Mahalo John. I really appreciate your comments.
Comment by John on April 18, 2010 at 10:26am
Dan, I don't think anyone who regularly reads the site would believe that you have ever exerted editorial control to benefit a sponsor. Also, since the site is more of a forum than a newspaper/magazine, you don't put yourself in a position where you are recommending or endorsing a specific entity (such as a sponsor).

I do think as the site grows (and if it expands in functionality, coverage, etc.) that this may need to be re-evaluated. In any event, not an important practical concern today. Great job in building this.
Comment by Daniel Leuck on April 18, 2010 at 10:13am
Aloha Kostya. A donate button is a good idea, but TechHui is not an "enclosed benefactor model." No sponsor has ever been allowed to exert editorial control over the content on the site, and they never will. That is my personal promise to the community. The Editor, Alex Salkever, is an unpaid volunteer who is not employed by any sponsor. For the first year of its life I personally funded the network and dedicated huge amounts of my time to grow it. Never once have I deleted content because I disagreed with an idea or censored anyone out of personal interest, even when I strongly disagreed with them.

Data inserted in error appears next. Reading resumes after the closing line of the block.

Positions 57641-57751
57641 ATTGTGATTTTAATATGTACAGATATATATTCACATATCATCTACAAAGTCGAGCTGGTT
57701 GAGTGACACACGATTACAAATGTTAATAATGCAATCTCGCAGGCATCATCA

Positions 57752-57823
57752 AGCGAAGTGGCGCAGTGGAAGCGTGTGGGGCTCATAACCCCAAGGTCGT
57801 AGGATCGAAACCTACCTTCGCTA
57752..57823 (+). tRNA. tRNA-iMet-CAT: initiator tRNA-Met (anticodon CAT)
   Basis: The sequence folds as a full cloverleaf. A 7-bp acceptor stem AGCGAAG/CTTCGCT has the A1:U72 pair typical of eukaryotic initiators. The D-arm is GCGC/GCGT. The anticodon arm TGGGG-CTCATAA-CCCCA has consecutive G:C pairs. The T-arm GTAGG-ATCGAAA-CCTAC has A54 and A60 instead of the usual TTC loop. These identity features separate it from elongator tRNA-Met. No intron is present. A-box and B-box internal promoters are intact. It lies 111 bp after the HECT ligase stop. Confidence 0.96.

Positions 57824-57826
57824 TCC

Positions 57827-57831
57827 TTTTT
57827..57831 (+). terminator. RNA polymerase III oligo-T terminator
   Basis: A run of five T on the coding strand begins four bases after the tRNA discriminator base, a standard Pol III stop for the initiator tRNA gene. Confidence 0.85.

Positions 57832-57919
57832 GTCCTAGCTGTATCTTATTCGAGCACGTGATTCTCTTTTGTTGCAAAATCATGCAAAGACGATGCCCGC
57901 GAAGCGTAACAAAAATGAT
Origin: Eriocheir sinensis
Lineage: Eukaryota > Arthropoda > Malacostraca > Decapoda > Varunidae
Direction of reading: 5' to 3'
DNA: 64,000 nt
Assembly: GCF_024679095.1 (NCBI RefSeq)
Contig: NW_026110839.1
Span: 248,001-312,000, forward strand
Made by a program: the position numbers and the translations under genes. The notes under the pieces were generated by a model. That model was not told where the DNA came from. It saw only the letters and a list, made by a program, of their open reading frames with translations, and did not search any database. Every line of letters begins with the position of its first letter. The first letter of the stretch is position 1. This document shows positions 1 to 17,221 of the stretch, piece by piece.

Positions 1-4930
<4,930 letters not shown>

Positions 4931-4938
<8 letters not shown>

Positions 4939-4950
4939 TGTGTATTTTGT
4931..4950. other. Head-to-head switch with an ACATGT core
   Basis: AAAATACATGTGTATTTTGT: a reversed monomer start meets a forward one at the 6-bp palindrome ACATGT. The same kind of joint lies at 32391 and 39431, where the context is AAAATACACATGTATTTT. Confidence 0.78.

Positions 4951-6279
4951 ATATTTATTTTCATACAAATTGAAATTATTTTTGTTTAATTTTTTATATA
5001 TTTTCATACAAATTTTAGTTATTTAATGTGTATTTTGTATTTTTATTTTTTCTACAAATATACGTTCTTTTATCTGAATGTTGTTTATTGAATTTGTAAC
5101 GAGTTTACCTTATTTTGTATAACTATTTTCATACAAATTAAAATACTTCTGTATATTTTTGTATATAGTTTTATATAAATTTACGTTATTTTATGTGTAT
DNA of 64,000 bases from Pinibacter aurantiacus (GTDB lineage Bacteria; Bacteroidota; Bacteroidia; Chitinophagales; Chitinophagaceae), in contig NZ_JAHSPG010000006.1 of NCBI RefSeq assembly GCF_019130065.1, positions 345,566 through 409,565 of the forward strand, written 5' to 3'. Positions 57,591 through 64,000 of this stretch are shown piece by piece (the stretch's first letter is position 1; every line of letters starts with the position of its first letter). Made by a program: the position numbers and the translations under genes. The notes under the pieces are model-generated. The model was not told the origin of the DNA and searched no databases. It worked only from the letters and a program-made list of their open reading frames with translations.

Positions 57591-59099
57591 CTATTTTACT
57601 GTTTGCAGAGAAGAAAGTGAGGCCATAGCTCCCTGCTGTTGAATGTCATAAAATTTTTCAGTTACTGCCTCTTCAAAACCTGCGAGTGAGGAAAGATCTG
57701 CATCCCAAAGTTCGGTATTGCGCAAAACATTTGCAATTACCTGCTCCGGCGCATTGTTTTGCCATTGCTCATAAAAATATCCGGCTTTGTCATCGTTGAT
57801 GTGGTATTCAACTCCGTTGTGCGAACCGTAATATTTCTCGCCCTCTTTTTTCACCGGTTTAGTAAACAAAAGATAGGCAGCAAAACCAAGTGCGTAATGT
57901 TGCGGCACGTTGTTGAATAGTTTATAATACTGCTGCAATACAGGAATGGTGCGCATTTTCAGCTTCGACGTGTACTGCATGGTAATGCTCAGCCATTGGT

Comment by Konstantin A Lukin on April 18, 2010 at 8:53am